Users of the upcoming Ubuntu "Intrepid Ibex" are in for a surprise - being confronted by a EULA the first time they launch the Firefox web browser. And it's caused a bit of a stir.
Here's what Mark Shuttleworth, founder of Canonical (the company behind Ubuntu) has to say:
Mozilla Corp asked that this be added in order for us to continue to call the browser Firefox. Since Firefox is their trademark, which we intend to respect, we have the choice of working with Mozilla to meet their requirements, or switching to an unbranded browser.
It's strongly our preference, and that of most of our users, to have Firefox as the browser in Ubuntu.
I think it's perfectly reasonable for Mozilla to have requirements and guidelines for the use of their trademark - we have the same for Ubuntu, and many other free software projects do the same. I would in fact consider it a best practice to have a good brand on a free software project, which means having trademark guidelines.
That said, I would not consider an EULA as a best practice. It's unfortunate that Mozilla feels this is absolutely necessary, but they do, and none of us are in a position to be experts about the legal constraints which Mozilla feels apply to them. We had extensive conversations with Mozilla in order to find the best possible way of meeting their requirements while preserving the flow of use of the system for our users.
Please feel free to make constructive suggestions as to how we can meet Mozilla's requirements while improving the user experience. It's not constructive to say "WTF?", nor is it constructive to rant and rave in allcaps. Your software freedoms are built on legal grounds, as are Mozilla's rights in the Firefox trademark. To act as though your rights are being infringed misses the point of free software by a mile.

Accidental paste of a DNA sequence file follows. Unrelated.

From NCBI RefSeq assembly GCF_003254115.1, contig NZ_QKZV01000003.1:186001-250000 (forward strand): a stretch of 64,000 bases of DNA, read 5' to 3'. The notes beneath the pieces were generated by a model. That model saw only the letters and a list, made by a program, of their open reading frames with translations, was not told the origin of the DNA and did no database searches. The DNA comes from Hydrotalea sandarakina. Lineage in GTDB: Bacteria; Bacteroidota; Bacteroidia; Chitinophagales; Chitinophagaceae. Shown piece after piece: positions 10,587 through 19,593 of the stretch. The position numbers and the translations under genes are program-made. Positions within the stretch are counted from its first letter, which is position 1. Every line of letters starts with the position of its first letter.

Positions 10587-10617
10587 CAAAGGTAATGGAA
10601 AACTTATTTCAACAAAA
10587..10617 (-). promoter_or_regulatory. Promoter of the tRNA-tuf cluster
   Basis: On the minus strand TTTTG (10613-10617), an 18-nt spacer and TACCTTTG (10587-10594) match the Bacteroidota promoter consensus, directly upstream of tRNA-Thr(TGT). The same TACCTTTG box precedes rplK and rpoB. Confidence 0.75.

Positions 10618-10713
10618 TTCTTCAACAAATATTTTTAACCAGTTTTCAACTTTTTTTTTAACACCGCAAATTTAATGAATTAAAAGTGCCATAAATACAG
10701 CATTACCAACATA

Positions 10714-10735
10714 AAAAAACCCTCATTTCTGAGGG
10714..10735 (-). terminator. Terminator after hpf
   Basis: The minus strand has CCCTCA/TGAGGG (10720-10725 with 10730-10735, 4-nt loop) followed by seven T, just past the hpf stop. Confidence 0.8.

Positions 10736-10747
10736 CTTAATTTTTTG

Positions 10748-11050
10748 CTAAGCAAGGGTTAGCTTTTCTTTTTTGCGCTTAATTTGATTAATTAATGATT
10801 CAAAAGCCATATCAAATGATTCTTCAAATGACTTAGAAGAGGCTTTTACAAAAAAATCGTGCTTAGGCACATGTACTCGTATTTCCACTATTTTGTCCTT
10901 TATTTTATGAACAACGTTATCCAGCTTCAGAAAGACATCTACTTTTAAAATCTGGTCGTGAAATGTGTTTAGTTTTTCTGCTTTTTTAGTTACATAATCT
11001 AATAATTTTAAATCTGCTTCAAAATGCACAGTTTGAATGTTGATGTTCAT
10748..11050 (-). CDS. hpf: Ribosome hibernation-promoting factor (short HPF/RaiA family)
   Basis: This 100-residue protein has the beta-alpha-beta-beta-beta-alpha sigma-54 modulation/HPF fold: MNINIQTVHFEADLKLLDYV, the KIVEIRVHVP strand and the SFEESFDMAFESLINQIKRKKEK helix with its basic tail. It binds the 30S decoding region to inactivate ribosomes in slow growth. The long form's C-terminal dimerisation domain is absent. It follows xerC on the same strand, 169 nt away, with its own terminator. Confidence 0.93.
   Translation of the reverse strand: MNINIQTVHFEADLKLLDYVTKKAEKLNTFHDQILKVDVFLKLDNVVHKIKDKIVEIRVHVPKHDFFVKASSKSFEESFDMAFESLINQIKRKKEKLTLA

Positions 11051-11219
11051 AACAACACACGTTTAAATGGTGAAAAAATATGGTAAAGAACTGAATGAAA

I believe we have a new package in Intrepid, called abrowser, which uses the codebase behind Firefox without invoking the Firefox trade mark.
Now, if you come from a Windows background, the idea of being confronted by a EULA the first time you fire up an applications might not strike you as particularly odd since most applications come with an EULA that you have to click through as either a standard part of the install, or when you first fire up the application. On Linux distros however, EULAs are a rare thing.
There seems to be two camps forming around this EULA push by Mozilla:
Those who think that having to click through an EULA once is no big deal.
Those who think that having to click through an EULA once is a really big deal.
Those who think that they EULA is a big deal cite a number of reasons why this is a bad thing:
Forcing an EULA on users is against the concept of free software
The EULA makes using Ubuntu in a Live CD format cumbersome because you'd have to agree to the EULA with every reboot
Pretty soon, Ubuntu will be packed with programs that require the user to click through a EULA
In some countries the EULAs have no legal effects, so the whole thing move is pointless
It's a bad thing that user's first experience with the newly installed/upgrade of "Intrepid Ibex" will be a long, confusing EULA that screams proprietary software
The EULA is not a recognized free license, therefore Firefox has to move to restricted status
It also seems to have annoyed the Ubuntu community that this EULA has been added to Ubuntu without any consultation.
So, could Firefox be banished from the default Firefox install and be thrown into the restricted software pile (along with code such as codecs for proprietary file formats)? Well, yes it could. One option for Ubuntu would be to use IceWeasel, a rebranded version of Firefox put together by the Debian Project. Or just dispense with branding altogether and go for abrowser, which is again Firefox without the Firefox branding.
Personally, I really don't see the point of the EULA in this case. Firefox is free software and users can, if they wish (and have the know how), remove the EULA. Looking at this from Mozilla's side, I'm guessing that the company is using the EULA as a way to increase awareness of the Firefox brand.